Whitewashing the (original) moral leper
Except for those without a cable TV connection, few among my generation will forget this line from CNN reporter Bernard Shaw: “The skies of Baghdad have been illuminated”. They were the first words that announced to the world, the beginning of George HW Bush’s mass murdering adventure in Iraq.
That was January 1991. For months (or was it years?) afterwards, Bernard Shaw’s announcement was the signature advert for America’s ace satellite station.
But that wasn’t the first time in history that the skies of Baghdad had glowed. The first time, it was illuminated with the light of learning and knowledge championed by the Abbasid Caliphs, and kept alive by novel institutions like the Bayt-al-Hikmah. That was several centuries ago.
When, as president of the United States, George Bush Snr sent fiery missiles across Iraqi skies, killing hundreds of thousands because it suited his aims, he had no idea that the same fire will boomerang and consume him. Yet, that was what happened. George HW lost his second term bid for no other reason that his Iraqi misadventure.
We heard this on the authority of his rival (during the presidential debates) and successor, Bill Clinton that the Gulf War was the sole handiwork of George HW Bush, and that if he had not orchestrated the crisis that led to the war, there would never have been a Gulf War at all. Clinton called this manoeuvre ‘Iraq-gate.’
But long before Bill Clinton’s confirmation of this conspiracy, many news media in the Western World had disclosed the real reason Saddam Hussain invaded Kuwait and why the US was ‘forced’ to go and liberate Kuwait.
It all began, according to them, the day President Bush Snr, sent a top-ranking state department official (some say it was Susan Rice) to tell Iraqi President Saddam Hussain, that the Kuwaitis were stealing Iraq’s oil behind his back, and getting richer at his expense. Saddam reportedly asked the official what to do and her famously reported reply was:
‘We have no mutual defence agreement with Kuwait.’ Meaning that since the US had signed no treaty to defend Kuwait against external aggression, Saddam was free to take any measure he deemed necessary, in order to punish Kuwait.
Saddam knew what that meant, he himself was an American ally, because all reports about his rise in the Iraqi political sphere, attributed it to his being a CIA agent. He quickly prepared his troops and on the 2nd of August 1990, he invaded Kuwait and declared it to be 19th province of Iraq. This show of force was necessary not only because Kuwait needed to be a taught a lesson but because after his eight-yearlong war with Iran, Iraq was cash-strapped and needed to pay a pile of foreign debt.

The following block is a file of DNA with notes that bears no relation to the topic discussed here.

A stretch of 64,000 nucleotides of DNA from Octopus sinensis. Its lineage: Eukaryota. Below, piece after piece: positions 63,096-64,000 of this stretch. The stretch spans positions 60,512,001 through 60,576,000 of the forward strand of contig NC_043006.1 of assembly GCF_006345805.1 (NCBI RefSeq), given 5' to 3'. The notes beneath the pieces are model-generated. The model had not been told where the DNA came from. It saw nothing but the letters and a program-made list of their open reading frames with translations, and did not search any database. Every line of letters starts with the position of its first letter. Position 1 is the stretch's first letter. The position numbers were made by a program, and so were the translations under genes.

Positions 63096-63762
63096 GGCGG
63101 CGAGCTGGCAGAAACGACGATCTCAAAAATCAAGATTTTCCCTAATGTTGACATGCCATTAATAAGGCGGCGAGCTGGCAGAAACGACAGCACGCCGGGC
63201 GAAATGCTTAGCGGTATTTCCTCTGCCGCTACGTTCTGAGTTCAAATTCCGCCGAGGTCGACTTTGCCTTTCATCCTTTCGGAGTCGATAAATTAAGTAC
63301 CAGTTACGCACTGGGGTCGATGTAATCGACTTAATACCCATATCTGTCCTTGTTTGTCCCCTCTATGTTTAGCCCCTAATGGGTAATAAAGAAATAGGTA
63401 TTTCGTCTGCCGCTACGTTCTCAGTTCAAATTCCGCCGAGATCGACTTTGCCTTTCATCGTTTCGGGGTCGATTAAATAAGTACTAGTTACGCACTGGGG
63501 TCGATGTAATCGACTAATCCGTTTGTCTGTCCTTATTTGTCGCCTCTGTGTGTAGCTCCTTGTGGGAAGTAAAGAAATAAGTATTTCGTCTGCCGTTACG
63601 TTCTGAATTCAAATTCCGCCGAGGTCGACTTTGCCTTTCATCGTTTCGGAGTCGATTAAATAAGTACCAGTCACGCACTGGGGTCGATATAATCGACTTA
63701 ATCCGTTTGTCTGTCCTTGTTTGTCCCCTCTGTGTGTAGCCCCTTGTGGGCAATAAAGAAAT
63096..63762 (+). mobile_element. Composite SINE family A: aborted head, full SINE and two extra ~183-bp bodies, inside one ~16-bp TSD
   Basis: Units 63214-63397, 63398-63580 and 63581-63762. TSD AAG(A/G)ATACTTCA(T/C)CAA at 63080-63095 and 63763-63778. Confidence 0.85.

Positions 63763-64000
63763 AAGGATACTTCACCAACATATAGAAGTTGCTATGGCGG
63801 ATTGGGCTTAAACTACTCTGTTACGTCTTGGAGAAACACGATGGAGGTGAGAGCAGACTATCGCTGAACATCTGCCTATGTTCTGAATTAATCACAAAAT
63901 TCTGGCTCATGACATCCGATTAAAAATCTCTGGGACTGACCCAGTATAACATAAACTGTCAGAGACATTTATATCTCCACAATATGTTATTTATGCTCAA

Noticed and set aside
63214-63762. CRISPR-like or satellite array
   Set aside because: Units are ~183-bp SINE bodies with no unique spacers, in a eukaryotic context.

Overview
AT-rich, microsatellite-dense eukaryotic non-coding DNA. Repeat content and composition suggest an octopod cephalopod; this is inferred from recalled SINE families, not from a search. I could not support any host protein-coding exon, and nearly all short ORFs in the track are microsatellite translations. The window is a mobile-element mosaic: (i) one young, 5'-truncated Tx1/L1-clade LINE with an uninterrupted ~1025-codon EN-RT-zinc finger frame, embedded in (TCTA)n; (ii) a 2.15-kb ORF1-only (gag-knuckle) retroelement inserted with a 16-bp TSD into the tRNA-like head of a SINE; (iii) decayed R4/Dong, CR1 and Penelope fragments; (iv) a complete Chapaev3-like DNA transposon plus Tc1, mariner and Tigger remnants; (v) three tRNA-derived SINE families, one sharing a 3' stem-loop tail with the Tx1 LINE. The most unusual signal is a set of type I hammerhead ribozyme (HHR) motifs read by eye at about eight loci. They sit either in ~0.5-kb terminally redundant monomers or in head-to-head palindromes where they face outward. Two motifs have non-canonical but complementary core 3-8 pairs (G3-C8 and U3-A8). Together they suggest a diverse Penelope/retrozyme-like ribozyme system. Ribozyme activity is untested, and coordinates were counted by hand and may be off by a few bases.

Saddam Hussain did not know what hit him, when a day after his annexation of Kuwait, George HW Bush, his former boss at the CIA, turned around and ordered him out of Kuwait or he would be dealt with. Of course Saddam refused to leave, could not even believe the Americans were serious, I mean weren’t they the very people who showed him evidence of how the Kuwaitis were robbing him blind? So he remained belligerent and in Kuwait; and the rest is history.
I was forced to recall all this when I heard world leaders, past and present, falling over themselves to say what a great statesman George Bush Snr was and what a good political loser he was because he lost amiably to Clinton.
Not only did Bush Snr shed tears, on stage, when he bade farewell to America, in front of his children and grandchildren, he also left a note on his table at the Oval office that effectively said what a sour loser he was.
The note simply said ‘Wake me up in 1996 and tell me it was all a bad dream.’ The CNN spent that whole day showing this note, which was stuck to a table-top calendar on the American president’s table. Though I was a busy bank staff then, I couldn’t help re-reading and memorising it at the end. So where is the amiable statesman here?
For all intents and purposes George Bush Snr was more like the North Koreans labelled him.
While he was still president of the United States, they paid him a special tribute at a big hotel in Pyongyang. His face decorated a large doormat that every hotel guest had to match on while working into the lobby. And they named him ‘A moral leper.’
Now this is more like what George HW Bush was, when he held sway as America’s president. All those platitudes and sweet epithets that have been used to describe him, by political allies and foes alike, are all attempts to whitewash a mass murderer whose negative exploits in the Middle East are still being felt.
For all intents and purposes George Bush Snr was more like the North Koreans labelled him
That his son came and added to the pains and misery of Iraqis and other parts of the World, by stage-managing the September 11th 2001 terror attacks, did not surprise many. Grand deception and luring others to war, for their selfish ends obviously runs in the Bush family. Indeed his own father Prescott Bush was reputed to be Adolf Hitler’s banker. Whether as owner or CEO of the bank, Prescott was supposed to have lent a hand to Hitler during the second World War.
So with a father who aided and abetted a mass murder in Europe and benefitted immensely from it, should we be surprised that he planned and orchestrated the killing of Iraqis in his thirst for their oil? And that his own son launched an all-out war with no limit of time or territory, in pursuit of oil and gas reserves in Afghanistan, free oil in Iraq, in Libya and anywhere else that their lust for the black gold takes them?
Yes, so-called world leaders might rejoice in whitewashing his memory and calling the hero that he wasn’t, the rest of us will remember George HW Bush as the moral leper and bloodthirsty mass murderer that he was.
Late George Bush